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Revista médica de Chile

versão impressa ISSN 0034-9887

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ESPINOZA G, JUAN PABLO  e  ESPINOZA G, RICARDO. The possible causes of the tragedy of “Port Famine” in the Strait of Magellan. Rev. méd. Chile [online]. 2010, vol.138, n.11, pp.1456-1460. ISSN 0034-9887.  http://dx.doi.org/10.4067/S0034-98872010001200017.

The attempts to colonize the Strait of Magellan soon followed the discovery of this route. PeDro Sarmiento de Gamboa, a Spanish sailor, established human settlements to fortify those lands and control the transit of vessels, especially those of English corsairs, which devastated Chilean and Peruvian coasts. During the summer of 1584, approximately 500 soldiers, artisans, priests, women and children established two villages called “Nombre de Jesús” and “Rey Don Felipe”. From the beginning, these settlers had leadership and communication problems and difficulties to obtain food. After three winters only 17 to 18 people survived according to the testimony of one of the survivors, that was rescued by an English sailor named Cavendish, which renamed the village “Rey Don Felipe” as “Port Famine”. When he observed the scenes of abandonment and death, he supposed that the settlers died due to lack of food. Other factors that facilitated the desolation were hypothermia, execution, anthropophagy and lesions caused by natives. There is also a possibility that intoxication by red tide (harmful algal bloom) could explain in part the finding of unburied corpses in the strait beaches.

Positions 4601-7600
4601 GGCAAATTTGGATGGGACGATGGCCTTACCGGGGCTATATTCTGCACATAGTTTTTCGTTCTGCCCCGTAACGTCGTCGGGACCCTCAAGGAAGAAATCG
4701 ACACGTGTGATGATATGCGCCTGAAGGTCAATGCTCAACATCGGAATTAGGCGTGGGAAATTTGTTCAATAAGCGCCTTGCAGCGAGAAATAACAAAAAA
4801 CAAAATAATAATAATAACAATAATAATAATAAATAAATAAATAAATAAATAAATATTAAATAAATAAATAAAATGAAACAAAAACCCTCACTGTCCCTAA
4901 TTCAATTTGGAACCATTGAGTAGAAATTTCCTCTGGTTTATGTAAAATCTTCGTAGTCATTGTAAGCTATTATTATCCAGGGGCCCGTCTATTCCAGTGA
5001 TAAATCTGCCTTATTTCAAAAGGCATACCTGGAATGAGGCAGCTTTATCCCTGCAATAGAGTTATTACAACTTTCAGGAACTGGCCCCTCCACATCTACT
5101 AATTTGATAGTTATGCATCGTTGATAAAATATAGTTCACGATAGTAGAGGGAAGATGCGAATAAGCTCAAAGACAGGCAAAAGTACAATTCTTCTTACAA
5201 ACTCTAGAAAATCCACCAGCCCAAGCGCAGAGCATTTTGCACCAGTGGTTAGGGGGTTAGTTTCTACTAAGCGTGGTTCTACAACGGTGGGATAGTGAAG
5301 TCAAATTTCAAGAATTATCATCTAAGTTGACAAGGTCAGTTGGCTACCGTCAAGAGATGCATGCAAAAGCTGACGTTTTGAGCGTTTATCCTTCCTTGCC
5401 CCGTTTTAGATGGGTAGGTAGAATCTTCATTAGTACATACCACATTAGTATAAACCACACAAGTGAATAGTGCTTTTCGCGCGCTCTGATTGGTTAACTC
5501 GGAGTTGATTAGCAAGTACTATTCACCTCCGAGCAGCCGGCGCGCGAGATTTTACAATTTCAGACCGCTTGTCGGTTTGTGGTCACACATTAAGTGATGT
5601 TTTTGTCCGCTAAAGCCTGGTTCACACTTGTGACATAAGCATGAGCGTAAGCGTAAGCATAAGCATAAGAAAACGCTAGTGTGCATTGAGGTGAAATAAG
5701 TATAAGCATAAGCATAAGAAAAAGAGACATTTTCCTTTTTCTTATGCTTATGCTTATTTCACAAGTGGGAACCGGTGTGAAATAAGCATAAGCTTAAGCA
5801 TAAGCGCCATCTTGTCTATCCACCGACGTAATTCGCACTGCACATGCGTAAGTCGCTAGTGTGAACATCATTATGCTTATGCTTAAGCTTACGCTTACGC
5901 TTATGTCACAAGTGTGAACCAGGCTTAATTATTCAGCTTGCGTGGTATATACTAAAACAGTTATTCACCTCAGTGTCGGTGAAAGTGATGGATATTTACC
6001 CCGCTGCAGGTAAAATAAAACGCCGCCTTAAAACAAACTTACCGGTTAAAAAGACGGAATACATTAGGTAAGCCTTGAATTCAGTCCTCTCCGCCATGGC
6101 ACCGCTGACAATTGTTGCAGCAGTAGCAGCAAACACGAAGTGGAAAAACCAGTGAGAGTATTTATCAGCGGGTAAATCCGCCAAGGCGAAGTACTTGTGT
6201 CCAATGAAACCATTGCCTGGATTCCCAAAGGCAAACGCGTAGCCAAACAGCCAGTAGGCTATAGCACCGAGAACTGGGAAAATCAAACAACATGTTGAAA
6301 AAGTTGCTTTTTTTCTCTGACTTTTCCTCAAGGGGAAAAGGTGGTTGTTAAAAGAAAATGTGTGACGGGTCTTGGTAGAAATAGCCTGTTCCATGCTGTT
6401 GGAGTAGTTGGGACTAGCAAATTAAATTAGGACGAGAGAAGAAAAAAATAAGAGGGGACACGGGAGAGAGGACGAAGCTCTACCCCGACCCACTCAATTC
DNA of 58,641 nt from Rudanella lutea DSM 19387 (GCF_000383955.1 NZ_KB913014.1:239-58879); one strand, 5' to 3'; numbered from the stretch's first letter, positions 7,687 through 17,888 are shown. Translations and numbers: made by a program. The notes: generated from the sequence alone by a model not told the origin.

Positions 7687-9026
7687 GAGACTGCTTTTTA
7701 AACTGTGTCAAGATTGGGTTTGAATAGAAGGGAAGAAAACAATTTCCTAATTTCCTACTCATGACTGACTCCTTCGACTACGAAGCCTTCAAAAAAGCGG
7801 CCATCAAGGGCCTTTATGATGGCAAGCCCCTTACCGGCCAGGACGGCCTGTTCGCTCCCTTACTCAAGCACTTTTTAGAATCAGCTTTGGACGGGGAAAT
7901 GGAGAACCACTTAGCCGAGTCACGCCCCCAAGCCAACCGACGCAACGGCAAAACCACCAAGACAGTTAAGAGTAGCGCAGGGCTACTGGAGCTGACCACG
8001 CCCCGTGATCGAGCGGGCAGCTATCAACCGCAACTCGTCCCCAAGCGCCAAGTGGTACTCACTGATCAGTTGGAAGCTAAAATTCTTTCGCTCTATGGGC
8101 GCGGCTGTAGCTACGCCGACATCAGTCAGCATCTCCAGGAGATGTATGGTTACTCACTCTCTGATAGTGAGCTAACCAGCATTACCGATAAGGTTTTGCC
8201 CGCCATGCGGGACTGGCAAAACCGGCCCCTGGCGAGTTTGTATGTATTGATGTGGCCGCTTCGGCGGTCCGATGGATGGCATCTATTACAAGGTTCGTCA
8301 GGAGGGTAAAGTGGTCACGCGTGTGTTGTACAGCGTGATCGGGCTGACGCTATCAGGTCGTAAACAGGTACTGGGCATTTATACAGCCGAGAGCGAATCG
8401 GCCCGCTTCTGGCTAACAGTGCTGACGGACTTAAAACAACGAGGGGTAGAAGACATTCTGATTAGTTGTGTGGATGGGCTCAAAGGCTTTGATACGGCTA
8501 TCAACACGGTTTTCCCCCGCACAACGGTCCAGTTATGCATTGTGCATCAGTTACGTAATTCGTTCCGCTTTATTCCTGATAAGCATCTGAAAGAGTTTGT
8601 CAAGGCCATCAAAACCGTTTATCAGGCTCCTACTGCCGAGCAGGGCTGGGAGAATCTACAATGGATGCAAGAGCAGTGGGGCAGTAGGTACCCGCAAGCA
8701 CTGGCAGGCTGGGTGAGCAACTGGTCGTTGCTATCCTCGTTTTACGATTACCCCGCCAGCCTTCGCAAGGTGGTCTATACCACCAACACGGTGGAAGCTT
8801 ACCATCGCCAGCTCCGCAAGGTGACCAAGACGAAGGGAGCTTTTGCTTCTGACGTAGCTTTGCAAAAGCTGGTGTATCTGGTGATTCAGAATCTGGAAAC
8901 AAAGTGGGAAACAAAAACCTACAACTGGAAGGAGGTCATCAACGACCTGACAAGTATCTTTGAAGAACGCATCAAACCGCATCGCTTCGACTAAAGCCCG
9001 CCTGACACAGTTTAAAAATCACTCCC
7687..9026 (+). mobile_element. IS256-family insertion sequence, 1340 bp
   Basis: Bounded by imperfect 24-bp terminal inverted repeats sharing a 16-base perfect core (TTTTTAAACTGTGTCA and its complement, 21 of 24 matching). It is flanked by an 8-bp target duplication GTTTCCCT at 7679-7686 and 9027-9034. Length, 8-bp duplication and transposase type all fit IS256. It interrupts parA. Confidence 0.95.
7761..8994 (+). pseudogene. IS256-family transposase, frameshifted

Palavras-chave : Chile; Harmful algal bloom; Starvation.

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